According to the SEC’s complaint, in recent years, the College of New Rochelle came under considerable financial stress because of declining student enrollment and plummeting revenue from tuition. To hide the college’s deteriorating financial condition from investors, the college’s former controller, Keith Borge, created false financial records, didn’t file payroll tax submissions, and didn’t assess the collectability of pledged donations that were increasingly unlikely to be received as donors became more frustrated with the college’s operations. Keith Borge’s misconduct resulted in the college’s financial statements for its 2015 fiscal year falsely overstating net assets by almost $34 million. Keith Borge also falsely certified the accuracy of the college’s financial statements. The financial statements were published by Keith Borge to an online repository in connection with the College’s continuing disclosure obligations stemming from a 1999 bond issuance, and significantly influenced investors’ decisions to invest in the bonds. Read More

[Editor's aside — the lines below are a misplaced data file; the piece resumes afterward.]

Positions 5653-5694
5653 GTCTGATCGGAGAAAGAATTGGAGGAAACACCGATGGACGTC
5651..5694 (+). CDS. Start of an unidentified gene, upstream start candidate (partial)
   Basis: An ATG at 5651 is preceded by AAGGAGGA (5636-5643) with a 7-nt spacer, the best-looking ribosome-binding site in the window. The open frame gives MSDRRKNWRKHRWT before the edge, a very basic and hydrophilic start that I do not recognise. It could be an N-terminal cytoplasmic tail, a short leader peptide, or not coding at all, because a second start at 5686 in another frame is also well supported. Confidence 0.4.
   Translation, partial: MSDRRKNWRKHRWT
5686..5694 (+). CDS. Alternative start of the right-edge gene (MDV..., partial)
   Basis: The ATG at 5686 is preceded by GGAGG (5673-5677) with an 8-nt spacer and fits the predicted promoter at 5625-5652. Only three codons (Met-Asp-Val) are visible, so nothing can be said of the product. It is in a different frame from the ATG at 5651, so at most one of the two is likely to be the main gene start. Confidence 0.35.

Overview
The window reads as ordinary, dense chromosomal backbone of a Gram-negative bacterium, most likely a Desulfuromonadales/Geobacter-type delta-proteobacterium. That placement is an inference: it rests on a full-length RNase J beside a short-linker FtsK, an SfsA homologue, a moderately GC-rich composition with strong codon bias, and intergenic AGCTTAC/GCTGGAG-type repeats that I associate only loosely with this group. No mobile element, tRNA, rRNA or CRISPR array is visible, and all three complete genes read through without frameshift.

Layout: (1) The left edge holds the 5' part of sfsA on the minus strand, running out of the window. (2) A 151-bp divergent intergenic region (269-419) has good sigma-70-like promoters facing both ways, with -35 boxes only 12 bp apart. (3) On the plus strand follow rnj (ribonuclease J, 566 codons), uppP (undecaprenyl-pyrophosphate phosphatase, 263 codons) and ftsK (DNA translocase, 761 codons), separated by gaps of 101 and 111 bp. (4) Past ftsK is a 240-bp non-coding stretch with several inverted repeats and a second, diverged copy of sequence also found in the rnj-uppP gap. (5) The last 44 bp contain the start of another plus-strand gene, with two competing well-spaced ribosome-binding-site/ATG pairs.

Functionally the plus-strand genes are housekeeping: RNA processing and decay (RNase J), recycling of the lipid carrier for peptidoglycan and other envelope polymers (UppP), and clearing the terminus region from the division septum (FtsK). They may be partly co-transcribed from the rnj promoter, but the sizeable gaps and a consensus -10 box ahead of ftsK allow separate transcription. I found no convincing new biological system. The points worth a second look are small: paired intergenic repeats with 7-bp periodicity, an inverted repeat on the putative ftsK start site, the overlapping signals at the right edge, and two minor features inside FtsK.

The SE announced on April 1, 2019 that it had halted an ongoing investment fraud by Investment Advisor Motty Mizrahi targeting members of the Jewish community, primarily in the Los Angeles, California region.